Bites & Stings

  • Snakes
  • Spiders
  • Scorpions
  • Mammals
  • Jelly fish and sea urchins
  • Sharks

Venomous Spiders

  • Brown Recluse
  • Widow
  • Funnel Web
  • Tarantula


Venomous Snakes



                                          Cobras (Africa & Asia)                                          Rattlesnake (Americas)
                                          Coral Snakes (Americas)                                          Copperhead (Americas)
                                          Mambas (Africa)                                          Night adder (Africa)
                                          Kraits (Asia)                                          Bushmaster (So. America)


Snake Bite First Aid


  • Protect from further bite
  • (safely try to identify snake)
  • Cleanse (unless Venom Detection Kit)
  • Remove constricting items
  • Immobilize
  • Transport

Do not:

  • Apply tourniquet
  • Incise / use
  • suction
  • Apply electric shock
  • Add drugs / EtOH
  • Get bitten


  • Protect yourself from more bites by doing the following:
  • If you’re looking for a (safely try to identify snake)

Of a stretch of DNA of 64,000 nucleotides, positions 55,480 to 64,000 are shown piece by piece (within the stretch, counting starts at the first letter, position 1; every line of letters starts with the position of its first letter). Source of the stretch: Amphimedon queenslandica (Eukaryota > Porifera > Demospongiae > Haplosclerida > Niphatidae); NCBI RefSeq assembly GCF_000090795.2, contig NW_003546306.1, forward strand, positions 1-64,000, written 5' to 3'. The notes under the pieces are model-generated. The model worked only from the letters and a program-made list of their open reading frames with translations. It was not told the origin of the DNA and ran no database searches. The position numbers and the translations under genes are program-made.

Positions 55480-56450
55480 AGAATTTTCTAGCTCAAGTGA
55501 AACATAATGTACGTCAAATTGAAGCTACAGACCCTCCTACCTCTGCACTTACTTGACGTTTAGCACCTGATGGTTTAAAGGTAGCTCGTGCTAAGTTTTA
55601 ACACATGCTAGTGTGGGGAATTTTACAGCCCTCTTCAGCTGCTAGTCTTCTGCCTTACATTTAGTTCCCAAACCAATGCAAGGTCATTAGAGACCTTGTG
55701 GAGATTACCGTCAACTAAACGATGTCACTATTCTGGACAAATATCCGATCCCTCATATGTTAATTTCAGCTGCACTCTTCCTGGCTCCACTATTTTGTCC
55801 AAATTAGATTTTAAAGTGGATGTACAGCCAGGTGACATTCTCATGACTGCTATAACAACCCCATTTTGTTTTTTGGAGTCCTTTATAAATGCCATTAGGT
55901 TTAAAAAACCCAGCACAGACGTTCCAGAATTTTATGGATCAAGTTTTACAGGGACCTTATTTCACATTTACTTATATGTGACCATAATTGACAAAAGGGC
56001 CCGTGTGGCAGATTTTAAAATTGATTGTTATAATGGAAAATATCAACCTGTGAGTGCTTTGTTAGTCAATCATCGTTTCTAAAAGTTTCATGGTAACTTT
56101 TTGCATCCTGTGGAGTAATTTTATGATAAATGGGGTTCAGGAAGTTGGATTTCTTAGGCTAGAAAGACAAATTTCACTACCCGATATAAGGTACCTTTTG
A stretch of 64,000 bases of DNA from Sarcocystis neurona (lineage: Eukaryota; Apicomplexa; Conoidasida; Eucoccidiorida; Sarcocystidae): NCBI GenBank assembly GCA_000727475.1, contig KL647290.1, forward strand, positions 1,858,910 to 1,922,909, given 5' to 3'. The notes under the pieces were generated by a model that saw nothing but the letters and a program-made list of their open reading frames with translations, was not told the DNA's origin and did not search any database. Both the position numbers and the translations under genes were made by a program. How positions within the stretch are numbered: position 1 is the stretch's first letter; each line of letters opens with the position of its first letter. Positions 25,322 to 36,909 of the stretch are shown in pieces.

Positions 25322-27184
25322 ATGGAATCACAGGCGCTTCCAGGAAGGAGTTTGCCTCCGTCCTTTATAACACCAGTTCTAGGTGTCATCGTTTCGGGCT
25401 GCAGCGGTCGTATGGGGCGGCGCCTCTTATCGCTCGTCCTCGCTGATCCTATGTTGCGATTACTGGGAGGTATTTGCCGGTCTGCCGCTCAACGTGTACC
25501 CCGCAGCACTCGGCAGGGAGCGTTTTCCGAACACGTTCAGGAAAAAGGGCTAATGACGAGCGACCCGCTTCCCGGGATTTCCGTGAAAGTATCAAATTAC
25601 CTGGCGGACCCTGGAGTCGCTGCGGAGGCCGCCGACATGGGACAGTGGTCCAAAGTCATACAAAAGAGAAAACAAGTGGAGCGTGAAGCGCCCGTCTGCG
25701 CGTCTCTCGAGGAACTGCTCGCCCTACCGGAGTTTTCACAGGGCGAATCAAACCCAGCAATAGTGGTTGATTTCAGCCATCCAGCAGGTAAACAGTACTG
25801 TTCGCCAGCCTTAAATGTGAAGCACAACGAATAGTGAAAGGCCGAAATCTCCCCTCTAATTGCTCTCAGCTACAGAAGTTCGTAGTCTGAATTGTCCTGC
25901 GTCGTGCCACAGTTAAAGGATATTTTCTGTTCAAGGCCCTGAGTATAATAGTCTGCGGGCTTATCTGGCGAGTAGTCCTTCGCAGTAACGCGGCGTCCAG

• Disinfect (unless Venom Detection Kit)
  • Get rid of everything that restricts your movement.
  • Immobilize
  • Transport


  • Use a tourniquet.
  • Use / incise
  • Suction
  • Use an electric shock
  • Incorporate medicines / EtOH
  • Become bitten

Snake Bite


  • Protective gear
  • Good footwear
  • Walking stick
  • Flashlight
  • Check your shoes
  • Keep an eye on where you tread/reach!


Hazardous Marine Life


Coral, Anemone, Jellyfish


Stingray, Spiny Fish, Urchin

Bite / Envenom

Octopus, Shark, Barracuda,Jellyfish

  • Rinse with seawater (not fresh water)
  • Immerse in HOT WATER: Immersion in hot water is preferable to ice.
  • packs vs. ice packs for clinically
  • symptomatic pain alleviation at 10 and 20 minutes (1 trial)
  • Vinegar with 5% acetic acid: Vinegar is good for box jellyfish and their smaller cousins, Irukandji.
  • Vinegar or Adolph’s meat tenderizer may
  • make skin appear worse or encourage discharge and make the discomfort worse.

Sea Urchins

  • Soak in HOT WATER
  • Carefully remove embedded spines
  • Shave to eliminate pedicellariae
  • “Spine dye” could be misleading

Marine “Bites”

  • Consider Vibrio & Aeromonas
  • Species: Quinolone, Doxycycline, TMP-SMX
  • Standard “trauma” care
  • Infection and foreign body risk